FlexMock and RubyCocoa

I struggled using mocks in RubyCocoa. Here’s what I learned, using FlexMock.

I’m writing some tests to understand and explain the RubyCocoa interface to key-value observing. Key-value observing is yet another way for one object to observe another. (I’ll call these two objects the @watcher and the @observed.)

If I were describing a key-value observing test over the phone, I’d describe it as having four steps:

  1. Set up the relationship between the two objects.

  2. Change an attribute of @observed.

  3. During that change, expect some @watcher method to be called. One of the arguments will be an NSDictionary that contains the values before and after the change.

  4. Also expect that the value really truly has been changed.

Here’s how I’d describe it in code:

  def test_setting_in_ruby_style
    newval = 5
    during {
      @observed.value = newval
    }.behold! {
      this_change(:old => @observed.value, :new => newval)
    assert_equal(newval, @observed.value)

I have an idiosyncratic way of using mocks in Ruby. Notice the order in my English description above. I say what the test is doing before I say what happens during and after that action. But mock expectations have to be set up before the action. In Java (etc.) that requires steps 2 and 3 to be reversed. In Ruby, I can use blocks to put the steps in the more normal order. (You can see the definitions of during and behold! in the complete code.)

Since each of the tests sets up almost the same expectations, I hived that work off into this_change:

  def this_change(expected)
                  on { | actuals |
                       actuals[:old] == expected[:old] &&
                       actuals[:new] == expected[:new]

That’s a fairly typical use of FlexMock. I specify three arguments exactly, and I use code to check the remaining one. (There are components in the actuals NSDictionary that I don’t care about.)

Now I have to start to do something special. Here’s setup:

  def setup
    @observed = Observed.alloc.init
    @watcher = flexmock(Watcher.alloc.init)
                @watcher, value‘,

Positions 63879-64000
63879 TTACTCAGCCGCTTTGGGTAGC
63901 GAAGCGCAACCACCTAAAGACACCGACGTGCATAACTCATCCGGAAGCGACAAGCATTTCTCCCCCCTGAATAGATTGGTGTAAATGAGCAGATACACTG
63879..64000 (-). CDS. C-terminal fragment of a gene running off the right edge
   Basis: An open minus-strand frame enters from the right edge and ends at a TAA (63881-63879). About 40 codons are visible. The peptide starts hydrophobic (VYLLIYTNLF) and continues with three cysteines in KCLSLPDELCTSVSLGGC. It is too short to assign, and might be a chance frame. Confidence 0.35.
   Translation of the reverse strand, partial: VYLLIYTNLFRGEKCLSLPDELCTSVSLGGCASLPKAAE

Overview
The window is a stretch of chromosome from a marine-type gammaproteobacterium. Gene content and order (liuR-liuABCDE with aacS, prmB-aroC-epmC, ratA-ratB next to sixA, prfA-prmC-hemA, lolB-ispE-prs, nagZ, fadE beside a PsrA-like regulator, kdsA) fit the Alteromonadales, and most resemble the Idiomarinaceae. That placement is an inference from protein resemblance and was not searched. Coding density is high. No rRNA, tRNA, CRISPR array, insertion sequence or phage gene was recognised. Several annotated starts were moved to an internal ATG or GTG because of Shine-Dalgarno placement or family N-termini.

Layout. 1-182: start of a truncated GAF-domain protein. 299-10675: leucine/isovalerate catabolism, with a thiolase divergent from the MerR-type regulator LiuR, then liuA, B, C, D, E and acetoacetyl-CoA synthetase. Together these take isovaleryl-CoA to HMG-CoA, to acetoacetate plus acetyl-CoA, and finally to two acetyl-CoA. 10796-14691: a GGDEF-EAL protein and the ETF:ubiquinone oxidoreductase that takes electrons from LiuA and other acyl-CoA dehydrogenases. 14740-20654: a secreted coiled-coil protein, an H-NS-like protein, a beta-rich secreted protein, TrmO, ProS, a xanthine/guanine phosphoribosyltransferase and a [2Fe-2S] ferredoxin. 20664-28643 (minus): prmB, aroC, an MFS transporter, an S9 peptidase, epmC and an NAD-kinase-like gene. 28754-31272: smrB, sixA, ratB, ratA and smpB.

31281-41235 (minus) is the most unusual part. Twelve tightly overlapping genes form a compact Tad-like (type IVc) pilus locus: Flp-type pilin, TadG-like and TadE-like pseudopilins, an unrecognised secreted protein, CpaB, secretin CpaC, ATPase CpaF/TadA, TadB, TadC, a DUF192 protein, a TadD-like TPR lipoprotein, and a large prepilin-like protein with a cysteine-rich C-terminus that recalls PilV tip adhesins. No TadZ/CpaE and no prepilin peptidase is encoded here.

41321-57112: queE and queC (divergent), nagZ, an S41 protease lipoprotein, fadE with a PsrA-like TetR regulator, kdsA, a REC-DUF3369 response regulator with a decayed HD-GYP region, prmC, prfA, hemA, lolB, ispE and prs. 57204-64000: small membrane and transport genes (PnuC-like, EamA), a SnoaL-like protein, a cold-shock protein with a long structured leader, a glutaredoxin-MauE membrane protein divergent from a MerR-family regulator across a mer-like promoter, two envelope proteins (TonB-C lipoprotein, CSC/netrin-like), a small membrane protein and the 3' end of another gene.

OSX::NSKeyValueObservingOptionNew | OSX::NSKeyValueObservingOptionOld,

Normally, an argument to flexmock just provides a name for the mock, useful in debugging. However, key-value observing only works when the @watcher object inherits from NSObject. So I pass in an already-initialized object for FlexMock to “edit” and add mockish behavior to. It’s of class Watcher, which inherits from NSObject. But why not just use an NSObject?

I could, except for a helpful feature of key-value observing. Before each call into the @watcher, key-value observing checks if it responds to the method observeValueForKeyPath_ofObject_change_context. If not, it raises an exception.

If I just passed in an NSObject and gave FlexMock an expectation that it should_receive an observeValueForKeyPath_ofObject_change_context message, FlexMock would just attach that expectation to a list of expectations. It would not create any method of that name; rather, method_missing traps such calls to the method and then checks off the appropriate expectation.

Therefore, I have to create a Watcher class for no reason other than to contain the method:

class Watcher <  OSX::NSObject
  def observeValueForKeyPath_ofObject_change_context(
             keyPath, object, change, context)

The method doesn’t have to actually do anything; it’s never called. Instead, FlexMock redefines it to trampoline a call to it over to message_missing.

You can find the rest of the code here: mock-example.rb.

Hope this helps.

2 Responses to “FlexMock and RubyCocoa”

  1. Exploration Through Example » Blog Archive » FlexMock, RubyCocoa, and Notifications Says:

    […] You can find the rest of the code here: mock-example-notifications.rb. I have an idiosyncratic style for writing mocking tests. Explanation of the syntax I use is here. […]

  2. Brian Marick Says:

    Here’s a better way: http://www.exampler.com/blog/2008/10/23/flexmock-and-rubycocoa-2/

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